N.H. database flags 142 possible voter fraud cases, not Trump’s ‘thousands’

  • New Hampshire Secretary of State William Gardner looks over some of the voter sheets in the Executive Council Chambers at the State House Wednesday, Novermber 5, 2014. GEOFF FORESTER

  • New Hampshire Secretary of State William Gardner looks over some of the voter sheets in the Executive Council Chambers at the State House Wednesday, Novermber 5, 2014. GEOFF FORESTER

  • New Hampshire Secretary of State Bill Gardner (right) turns towards Kansas Secretary of State Kris Kobach as Kobach talks about the article he wrote on a conservative website last week claiming that the 2016 New Hampshire Senate race “was likely changed through voter fraud” during a meeting of the Presidential Advisory Commission on Election Integrity at the New Hampshire Institute of Politics at Saint Anselm College in Goffstown on Tuesday, Sept. 12, 2017. (ELIZABETH FRANTZ / Monitor staff) Elizabeth Frantz

  • New Hampshire Secretary of State Bill Gardner says show the proof of busloads of people from Massachusetts. GEOFF FORESTER

Associated Press
Published: 5/29/2018 5:34:10 PM

Fewer than 150 of the nearly 95,000 New Hampshire names flagged by a multistate voter registration database represent cases of possible fraud, the secretary of state said Tuesday.

The Interstate Voter Registration Crosscheck Program is aimed at preventing voter fraud by identifying duplicate voter registration records among those voluntarily provided by states. New Hampshire was among 28 participants last year, though some states have dropped out or are re-evaluating the program amid criticism that it results in false matches and doesn’t properly protect personal information.

After the 2016 general election, the system flagged 94,610 New Hampshire voters whose first and last names and dates of birth matched those in other states. That amounts to about 1 in 9 voters, but officials eliminated all but 142 of the matches after taking a closer look at middle names and other information, including the marked checklists maintained by poll workers. Of the 142, officials have sent 51 to the attorney general’s office for investigation and are waiting for information from other states on the rest, Secretary of State Bill Gardner told the Ballot Law Commission.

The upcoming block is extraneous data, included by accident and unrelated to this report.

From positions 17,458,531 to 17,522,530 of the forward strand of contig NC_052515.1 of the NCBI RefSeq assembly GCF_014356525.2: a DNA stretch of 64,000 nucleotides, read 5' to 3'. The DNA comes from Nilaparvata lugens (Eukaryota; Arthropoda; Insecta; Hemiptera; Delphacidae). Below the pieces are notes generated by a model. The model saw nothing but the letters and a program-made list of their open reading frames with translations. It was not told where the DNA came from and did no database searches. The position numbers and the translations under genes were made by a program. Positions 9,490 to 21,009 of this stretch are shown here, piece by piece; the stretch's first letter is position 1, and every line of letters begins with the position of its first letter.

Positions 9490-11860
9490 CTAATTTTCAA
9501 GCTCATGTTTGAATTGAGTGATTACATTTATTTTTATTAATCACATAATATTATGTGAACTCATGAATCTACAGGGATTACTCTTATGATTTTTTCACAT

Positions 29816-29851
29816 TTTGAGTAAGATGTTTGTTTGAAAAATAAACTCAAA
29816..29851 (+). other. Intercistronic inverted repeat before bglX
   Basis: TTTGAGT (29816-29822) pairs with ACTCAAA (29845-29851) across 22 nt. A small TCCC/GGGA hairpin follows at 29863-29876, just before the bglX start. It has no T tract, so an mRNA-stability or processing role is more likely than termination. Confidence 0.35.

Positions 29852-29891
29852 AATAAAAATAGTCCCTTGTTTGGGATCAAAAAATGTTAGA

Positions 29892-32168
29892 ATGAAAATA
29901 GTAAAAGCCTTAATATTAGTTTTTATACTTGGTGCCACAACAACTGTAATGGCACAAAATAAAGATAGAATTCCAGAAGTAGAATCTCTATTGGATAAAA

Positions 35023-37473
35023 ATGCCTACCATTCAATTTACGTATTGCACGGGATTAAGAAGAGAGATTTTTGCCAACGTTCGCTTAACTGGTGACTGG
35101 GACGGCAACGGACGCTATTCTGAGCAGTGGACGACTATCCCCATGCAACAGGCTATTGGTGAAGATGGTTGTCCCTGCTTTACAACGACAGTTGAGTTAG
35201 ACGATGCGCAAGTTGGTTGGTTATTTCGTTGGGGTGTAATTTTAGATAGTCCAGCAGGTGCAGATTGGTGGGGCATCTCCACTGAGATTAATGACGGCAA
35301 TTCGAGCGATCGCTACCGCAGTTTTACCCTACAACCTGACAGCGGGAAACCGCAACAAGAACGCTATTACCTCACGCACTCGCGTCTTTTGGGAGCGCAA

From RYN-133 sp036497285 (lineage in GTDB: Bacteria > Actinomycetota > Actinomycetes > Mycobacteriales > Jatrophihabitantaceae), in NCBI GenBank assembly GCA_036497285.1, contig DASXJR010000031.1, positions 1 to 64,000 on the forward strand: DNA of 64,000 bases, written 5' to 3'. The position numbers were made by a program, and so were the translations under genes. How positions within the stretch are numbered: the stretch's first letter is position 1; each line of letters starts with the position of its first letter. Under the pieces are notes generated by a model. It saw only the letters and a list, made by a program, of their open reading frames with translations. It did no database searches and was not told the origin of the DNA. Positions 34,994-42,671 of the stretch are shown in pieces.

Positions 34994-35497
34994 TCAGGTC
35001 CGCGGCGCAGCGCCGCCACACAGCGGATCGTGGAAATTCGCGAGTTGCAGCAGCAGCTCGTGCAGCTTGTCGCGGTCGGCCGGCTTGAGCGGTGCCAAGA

The review follows President Donald Trump’s claim that he lost New Hampshire only because “thousands” of people came by bus to vote against him. Trump, who also has alleged repeatedly and without evidence that voter fraud cost him the popular vote, later created an elections integrity commission, of which Gardner was a member.

The controversial commission was shut down in January after many states had refused to comply with its request for detailed voter data, and some commission members had reported requests for communication from leadership going unanswered.

“For the first time, we really have an idea about this,” said Gardner, who was criticized by fellow Democrats for serving on Trump’s commission. “It raises the question of, “What does someone mean by widespread voter fraud? Does this come anywhere near that?’ ”

While that’s a judgment call individuals have to make for themselves, he said, “we wanted to make sure we did everything we could possibly think of to bring this down so there wasn’t going to be this high number.”

The Ballot Law Commission also heard from Associate Attorney General Anne Edwards about other types of voter fraud. She described a handful of prosecuted cases for each election cycle in the last two decades, including people who voted in multiple places because they owned property in more than one town, a 17-year-old who voted under his father’s name and a woman who forged her son’s application for an absentee ballot. In the last 18 months, the office investigated 28 complaints, only five of which were founded. Those included an older woman who filled out her husband’s absentee ballot four days after he died, Edwards said.

“That does not sound like a pattern of activity; it sounds like a bunch of idiosyncratic issues, not massive voter fraud,” said Brad Cook, the Ballot Law Commission’s chairman.

Concerns about voter fraud have fueled multiple efforts in the Republican-controlled Legislature to tighten the state’s election laws, which currently allow college students and others who consider the state their home to vote without being subject to full-fledged residency requirements, such as getting a New Hampshire driver’s license or registering a vehicle. The Legislature passed a bill to align the definitions of domicile and residency, but Republican Gov. Chris Sununu has asked the state Supreme Court to weigh in on whether it is constitutional.

Republicans argue that it clears up confusion and ends the practice of having two classes of voters in the state. Democrats argue it amounts to a poll tax and will suppress the student vote.




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